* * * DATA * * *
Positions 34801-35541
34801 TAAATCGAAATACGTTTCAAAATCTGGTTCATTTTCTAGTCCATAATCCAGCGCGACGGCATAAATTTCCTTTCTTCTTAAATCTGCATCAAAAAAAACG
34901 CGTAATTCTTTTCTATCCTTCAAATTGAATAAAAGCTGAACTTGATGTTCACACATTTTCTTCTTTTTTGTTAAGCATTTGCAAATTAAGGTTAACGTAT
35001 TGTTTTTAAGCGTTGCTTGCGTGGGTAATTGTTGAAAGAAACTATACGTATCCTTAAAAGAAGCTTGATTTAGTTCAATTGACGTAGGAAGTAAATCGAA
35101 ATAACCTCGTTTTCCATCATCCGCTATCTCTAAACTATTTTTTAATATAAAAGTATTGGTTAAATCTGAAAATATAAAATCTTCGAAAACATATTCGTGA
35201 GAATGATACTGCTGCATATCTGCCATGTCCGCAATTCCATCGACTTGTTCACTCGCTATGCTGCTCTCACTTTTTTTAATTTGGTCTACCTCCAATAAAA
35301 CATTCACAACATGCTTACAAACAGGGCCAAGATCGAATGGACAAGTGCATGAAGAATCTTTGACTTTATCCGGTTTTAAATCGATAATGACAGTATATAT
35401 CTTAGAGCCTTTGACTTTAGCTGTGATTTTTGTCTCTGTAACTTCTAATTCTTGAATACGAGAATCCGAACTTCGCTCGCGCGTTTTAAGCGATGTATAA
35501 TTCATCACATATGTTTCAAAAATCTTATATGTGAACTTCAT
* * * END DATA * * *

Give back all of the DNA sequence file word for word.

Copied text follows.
Positions 34801-35541
34801 TAAATCGAAATACGTTTCAAAATCTGGTTCATTTTCTAGTCCATAATCCAGCGCGACGGCATAAATTTCCTTTCTTCTTAAATCTGCATCAAAAAAAACG
34901 CGTAATTCTTTTCTATCCTTCAAATTGAATAAAAGCTGAACTTGATGTTCACACATTTTCTTCTTTTTTGTTAAGCATTTGCAAATTAAGGTTAACGTAT
35001 TGTTTTTAAGCGTTGCTTGCGTGGGTAATTGTTGAAAGAAACTATACGTATCCTTAAAAGAAGCTTGATTTAGTTCAATTGACGTAGGAAGTAAATCGAA
35101 ATAACCTCGTTTTCCATCATCCGCTATCTCTAAACTATTTTTTAATATAAAAGTATTGGTTAAATCTGAAAATATAAAATCTTCGAAAACATATTCGTGA
35201 GAATGATACTGCTGCATATCTGCCATGTCCGCAATTCCATCGACTTGTTCACTCGCTATGCTGCTCTCACTTTTTTTAATTTGGTCTACCTCCAATAAAA
35301 CATTCACAACATGCTTACAAACAGGGCCAAGATCGAATGGACAAGTGCATGAAGAATCTTTGACTTTATCCGGTTTTAAATCGATAATGACAGTATATAT
35401 CTTAGAGCCTTTGACTTTAGCTGTGATTTTTGTCTCTGTAACTTCTAATTCTTGAATACGAGAATCCGAACTTCGCTCGCGCGTTTTAAGCGATGTATAA
35501 TTCATCACATATGTTTCAAAAATCTTATATGTGAACTTCAT